The safety of CB autotransplantation was mainly determined, as in other stereotactic procedures, by the risk of intracranial complication. The incidence rate of these complications in large series of patients that underwent either fetal transplantation37 or deep brain stimulation38 has been estimated at approximately 5%. In our study, two patients suffered an intracranial complication, although because of the small sample size this proportion was not significantly higher than a maximal incidence rate of 5% (p=0.184; Fisher exact test). Because resection of CB tumours may induce a baroreflex failure due to carotid sinus denervation,39 we systematically monitored cardiovascular function in our patients. One patient, with previously treated hypertension, experienced increased blood pressure after the first postoperative month, although other features suggestive of baroreflex failure were absent. Only one patient (who presented moderate presurgical dyskinesia) experienced a slowly progressive worsening of on‐period dyskinesia after the first postoperative year, probably related to the progression of PD. It is worth mentioning that the older patients in our cohort had a relatively high incidence of complications related to falls, although a control group to establish comparisons is lacking. Whereas a direct relationship to transplantation seems unlikely, we cannot rule out an indirect relationship as trial participation could have forced the patients to increase their physical activity30.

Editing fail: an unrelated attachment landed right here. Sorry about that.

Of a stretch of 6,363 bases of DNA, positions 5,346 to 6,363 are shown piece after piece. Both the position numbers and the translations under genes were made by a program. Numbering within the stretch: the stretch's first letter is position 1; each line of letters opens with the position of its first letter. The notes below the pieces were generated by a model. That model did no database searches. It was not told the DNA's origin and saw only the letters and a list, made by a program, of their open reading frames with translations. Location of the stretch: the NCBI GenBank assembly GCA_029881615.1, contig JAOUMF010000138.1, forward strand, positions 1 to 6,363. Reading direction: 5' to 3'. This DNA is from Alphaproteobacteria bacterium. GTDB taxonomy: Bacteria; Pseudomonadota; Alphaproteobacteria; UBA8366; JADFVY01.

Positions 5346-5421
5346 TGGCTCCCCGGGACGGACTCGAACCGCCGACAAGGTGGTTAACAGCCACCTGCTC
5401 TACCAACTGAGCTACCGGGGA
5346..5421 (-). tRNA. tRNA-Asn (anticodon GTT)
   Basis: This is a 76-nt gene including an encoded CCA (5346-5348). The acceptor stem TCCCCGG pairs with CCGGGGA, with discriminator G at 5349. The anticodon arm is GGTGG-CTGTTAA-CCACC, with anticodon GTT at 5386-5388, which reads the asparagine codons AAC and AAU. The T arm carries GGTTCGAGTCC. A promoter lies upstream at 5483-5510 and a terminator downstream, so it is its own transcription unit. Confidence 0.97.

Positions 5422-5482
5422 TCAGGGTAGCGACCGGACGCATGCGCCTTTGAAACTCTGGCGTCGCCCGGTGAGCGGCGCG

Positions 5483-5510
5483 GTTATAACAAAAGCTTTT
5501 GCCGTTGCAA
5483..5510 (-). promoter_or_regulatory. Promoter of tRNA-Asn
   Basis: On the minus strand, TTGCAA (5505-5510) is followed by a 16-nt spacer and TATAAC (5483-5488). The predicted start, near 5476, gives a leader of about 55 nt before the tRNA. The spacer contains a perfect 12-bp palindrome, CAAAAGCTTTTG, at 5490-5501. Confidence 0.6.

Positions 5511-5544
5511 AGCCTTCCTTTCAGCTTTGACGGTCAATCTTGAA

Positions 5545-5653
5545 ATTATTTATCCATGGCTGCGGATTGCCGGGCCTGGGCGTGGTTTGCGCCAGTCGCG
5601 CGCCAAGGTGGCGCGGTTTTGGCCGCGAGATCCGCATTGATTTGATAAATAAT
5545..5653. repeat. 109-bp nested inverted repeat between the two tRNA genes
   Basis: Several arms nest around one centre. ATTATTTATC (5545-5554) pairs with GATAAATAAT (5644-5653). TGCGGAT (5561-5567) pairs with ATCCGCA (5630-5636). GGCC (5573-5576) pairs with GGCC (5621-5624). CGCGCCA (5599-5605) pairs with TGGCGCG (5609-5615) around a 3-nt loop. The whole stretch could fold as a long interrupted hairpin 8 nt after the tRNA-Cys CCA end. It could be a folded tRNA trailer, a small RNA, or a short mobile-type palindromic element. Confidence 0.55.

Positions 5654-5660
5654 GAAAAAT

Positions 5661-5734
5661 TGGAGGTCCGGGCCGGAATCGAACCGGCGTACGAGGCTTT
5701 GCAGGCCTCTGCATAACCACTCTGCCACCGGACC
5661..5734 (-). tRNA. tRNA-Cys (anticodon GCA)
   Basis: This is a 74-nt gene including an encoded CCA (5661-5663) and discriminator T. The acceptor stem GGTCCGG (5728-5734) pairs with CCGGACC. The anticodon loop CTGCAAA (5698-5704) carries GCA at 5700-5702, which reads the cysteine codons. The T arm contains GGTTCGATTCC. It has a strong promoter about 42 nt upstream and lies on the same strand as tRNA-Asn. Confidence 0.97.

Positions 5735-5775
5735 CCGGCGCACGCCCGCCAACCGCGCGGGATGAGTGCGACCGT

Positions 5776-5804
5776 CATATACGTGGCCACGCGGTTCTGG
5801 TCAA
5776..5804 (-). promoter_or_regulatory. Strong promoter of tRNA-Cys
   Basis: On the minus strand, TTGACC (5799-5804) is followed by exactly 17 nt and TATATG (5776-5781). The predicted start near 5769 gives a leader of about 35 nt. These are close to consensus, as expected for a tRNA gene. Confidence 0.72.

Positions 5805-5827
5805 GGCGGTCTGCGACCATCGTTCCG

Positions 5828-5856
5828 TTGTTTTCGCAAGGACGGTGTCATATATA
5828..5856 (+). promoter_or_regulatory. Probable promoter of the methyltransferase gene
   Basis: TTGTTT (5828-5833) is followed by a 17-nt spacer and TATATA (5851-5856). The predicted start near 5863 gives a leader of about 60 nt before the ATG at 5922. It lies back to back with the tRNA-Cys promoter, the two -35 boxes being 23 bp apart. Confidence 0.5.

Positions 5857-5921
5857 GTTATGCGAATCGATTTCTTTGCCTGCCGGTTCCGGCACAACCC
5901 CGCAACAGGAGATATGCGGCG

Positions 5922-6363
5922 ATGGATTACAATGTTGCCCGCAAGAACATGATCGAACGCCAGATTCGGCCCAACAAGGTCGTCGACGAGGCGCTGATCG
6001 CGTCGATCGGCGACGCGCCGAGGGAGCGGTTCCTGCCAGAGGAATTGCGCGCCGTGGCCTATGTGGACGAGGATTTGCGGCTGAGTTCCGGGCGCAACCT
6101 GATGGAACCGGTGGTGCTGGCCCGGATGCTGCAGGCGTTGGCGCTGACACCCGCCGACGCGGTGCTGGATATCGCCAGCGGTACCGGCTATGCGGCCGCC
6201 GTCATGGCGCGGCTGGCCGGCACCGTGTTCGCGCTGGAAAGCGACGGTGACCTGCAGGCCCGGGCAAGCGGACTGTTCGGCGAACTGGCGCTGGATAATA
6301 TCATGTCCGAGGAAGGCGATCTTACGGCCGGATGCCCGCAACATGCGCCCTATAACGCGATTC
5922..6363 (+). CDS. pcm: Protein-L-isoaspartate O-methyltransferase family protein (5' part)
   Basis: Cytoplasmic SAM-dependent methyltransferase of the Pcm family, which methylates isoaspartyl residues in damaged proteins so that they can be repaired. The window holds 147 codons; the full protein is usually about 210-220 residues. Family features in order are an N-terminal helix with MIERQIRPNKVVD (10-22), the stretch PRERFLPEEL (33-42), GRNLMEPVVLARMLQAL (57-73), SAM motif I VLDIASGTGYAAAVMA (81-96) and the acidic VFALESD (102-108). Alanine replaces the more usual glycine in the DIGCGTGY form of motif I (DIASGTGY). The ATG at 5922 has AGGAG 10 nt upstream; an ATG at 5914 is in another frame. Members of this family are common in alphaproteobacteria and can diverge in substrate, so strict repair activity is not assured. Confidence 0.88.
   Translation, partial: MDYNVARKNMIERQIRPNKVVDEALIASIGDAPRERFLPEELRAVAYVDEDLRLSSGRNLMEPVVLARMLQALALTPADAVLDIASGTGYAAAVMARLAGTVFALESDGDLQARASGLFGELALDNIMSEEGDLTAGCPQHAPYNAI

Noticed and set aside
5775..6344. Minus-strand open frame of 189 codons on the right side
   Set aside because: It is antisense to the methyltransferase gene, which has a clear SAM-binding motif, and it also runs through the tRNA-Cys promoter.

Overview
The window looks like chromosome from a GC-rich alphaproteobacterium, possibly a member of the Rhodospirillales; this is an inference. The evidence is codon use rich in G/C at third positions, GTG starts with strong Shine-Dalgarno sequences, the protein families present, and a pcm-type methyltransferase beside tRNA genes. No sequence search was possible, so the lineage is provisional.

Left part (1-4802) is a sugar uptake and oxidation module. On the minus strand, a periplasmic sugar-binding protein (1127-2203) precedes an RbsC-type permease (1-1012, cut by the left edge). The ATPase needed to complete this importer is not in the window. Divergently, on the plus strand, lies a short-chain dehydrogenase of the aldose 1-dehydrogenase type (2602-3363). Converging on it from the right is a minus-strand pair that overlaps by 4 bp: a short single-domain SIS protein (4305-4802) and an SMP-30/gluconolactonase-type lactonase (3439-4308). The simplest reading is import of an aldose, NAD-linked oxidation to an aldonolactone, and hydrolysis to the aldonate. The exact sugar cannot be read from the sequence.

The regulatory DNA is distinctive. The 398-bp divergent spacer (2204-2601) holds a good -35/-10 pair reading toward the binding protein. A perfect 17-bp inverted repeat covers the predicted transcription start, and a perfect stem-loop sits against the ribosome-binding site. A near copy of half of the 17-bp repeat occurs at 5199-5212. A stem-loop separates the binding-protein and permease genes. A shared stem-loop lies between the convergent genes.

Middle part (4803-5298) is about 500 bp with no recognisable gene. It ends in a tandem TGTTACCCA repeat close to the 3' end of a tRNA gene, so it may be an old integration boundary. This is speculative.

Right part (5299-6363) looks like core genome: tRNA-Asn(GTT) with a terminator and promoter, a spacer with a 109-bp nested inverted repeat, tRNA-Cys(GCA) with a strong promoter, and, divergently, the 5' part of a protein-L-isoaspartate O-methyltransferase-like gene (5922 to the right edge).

It must be acknowledged that, from a clinical standpoint, the magnitude and duration of clinical changes in most of our advanced, relatively young, PD patients did not greatly reverse their disability. Therefore, at the current stage, CB autotransplantation cannot be considered as a realistic therapeutic option. Nevertheless, the possibility of GDNF mediated neuroprotection on nigrostriatal neurons should encourage additional research. In this respect, several methodological issues should be addressed before considering further development of the procedure: (i) the characteristics of suitable candidates and the objectives of therapy should be clearly defined; (ii) the origin and quantity of donor tissue should be determined (although autotransplantation is conceptually attractive, several limitations deserve consideration); and (iii) methodological aspects relative to cell processing and implantation should be further refined.
CAPIT - Core Assessment Programme for Intracerebral Transplantation
CAPSIT‐PD - Core Assessment Programme for Surgical Interventional Therapies in Parkinson's Disease
CB - carotid body
GDNF - glial cell line derived neurotrophic factor
PD - Parkinson disease
PET - positron emission tomography
TH - tyrosine hydroxylase
UPDRS - Unified Parkinson's Disease Rating Scale
Funding: This study was supported by the “Ayuda a la investigación 2000” of the Juan March Foundation and by grants from the Lilly Foundation, Spanish Ministry of Health and the Andalusian Government.
Competing interests: None.